• Propylene glycol. Used to give a smooth mouthfeel, this fossil fuel processing byproduct is also used to make antifreeze. It doesn’t belong in your mouth.
  • Saccharin and other artificial sweeteners.
  • Sodium lauryl sulfate. A foaming agent, which has been linked to an increased risk of developing canker sores. It’s not what we want in our mouths.
  • Titanium dioxide. This white powder is used to make toothpaste bright white. Recent studies have linked it to poor gut health. Off-white toothpaste is just fine with us, thanks.
  • Triclosan. An antimicrobial chemical linked to numerous health and environmental problems. Don’t even think about using a toothpaste (or anything else) with triclosan in it.

Why We Brush Our Teeth

Let’s start by talking a little about why we brush our teeth and what a good toothpaste homemade baking soda toothpaste should offer. We brush our teeth to remove any acidic or sugary/starchy food particles and every smidgen of plaque — that slimy biofilm that can coat our teeth and lead to tooth decay.

Brushing — the mechanical process — is the No. 1 way to protect your teeth from decay. It’s far more important than toothpaste, mouthwash or any other product! You may be surprised to learn that you can brush your teeth without any toothpaste at all. Just give all the surfaces of your teeth (plus your tongue and all the other surfaces inside your mouth) a good rubbing with a soft-bristled toothbrush. This “dry brushing” is a great way to brush when you’re away from home or between meals.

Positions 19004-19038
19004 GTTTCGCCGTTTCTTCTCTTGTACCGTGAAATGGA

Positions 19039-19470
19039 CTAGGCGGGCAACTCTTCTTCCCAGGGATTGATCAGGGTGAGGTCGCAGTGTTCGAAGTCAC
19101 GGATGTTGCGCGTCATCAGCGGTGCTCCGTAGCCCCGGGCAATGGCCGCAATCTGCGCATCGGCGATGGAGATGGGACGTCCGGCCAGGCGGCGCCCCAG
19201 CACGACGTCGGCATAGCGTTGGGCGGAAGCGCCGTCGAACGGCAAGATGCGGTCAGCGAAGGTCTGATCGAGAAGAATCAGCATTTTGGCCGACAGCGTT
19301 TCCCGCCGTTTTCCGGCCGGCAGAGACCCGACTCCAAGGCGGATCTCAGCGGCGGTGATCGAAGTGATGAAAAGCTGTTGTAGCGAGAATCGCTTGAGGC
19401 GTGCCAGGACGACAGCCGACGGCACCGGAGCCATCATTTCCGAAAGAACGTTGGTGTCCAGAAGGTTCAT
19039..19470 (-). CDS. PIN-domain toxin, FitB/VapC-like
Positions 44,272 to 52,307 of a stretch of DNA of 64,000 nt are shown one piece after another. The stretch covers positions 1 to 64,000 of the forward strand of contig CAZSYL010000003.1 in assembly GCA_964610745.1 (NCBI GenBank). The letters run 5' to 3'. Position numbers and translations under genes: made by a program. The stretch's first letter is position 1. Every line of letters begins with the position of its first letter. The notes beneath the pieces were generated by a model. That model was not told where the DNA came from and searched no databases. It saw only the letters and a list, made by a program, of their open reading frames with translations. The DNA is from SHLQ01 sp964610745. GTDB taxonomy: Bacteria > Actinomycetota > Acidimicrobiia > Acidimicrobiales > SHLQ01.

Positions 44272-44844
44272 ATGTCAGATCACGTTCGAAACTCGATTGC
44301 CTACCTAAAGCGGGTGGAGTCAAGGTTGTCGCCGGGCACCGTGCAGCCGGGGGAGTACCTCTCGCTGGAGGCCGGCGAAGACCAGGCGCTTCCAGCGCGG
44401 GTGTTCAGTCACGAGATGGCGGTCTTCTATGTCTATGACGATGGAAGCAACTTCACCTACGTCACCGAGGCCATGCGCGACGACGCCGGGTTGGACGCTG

But adding the right toothpaste can make brushing extra-effective.

What Makes a Good Toothpaste?

Adding just a little bit of something gritty (a very mild abrasive) makes brushing away that plaque a bit easier. But keep in mind that too much or too strong an abrasive is not a good thing, as you may start removing more than just plaque and food particles!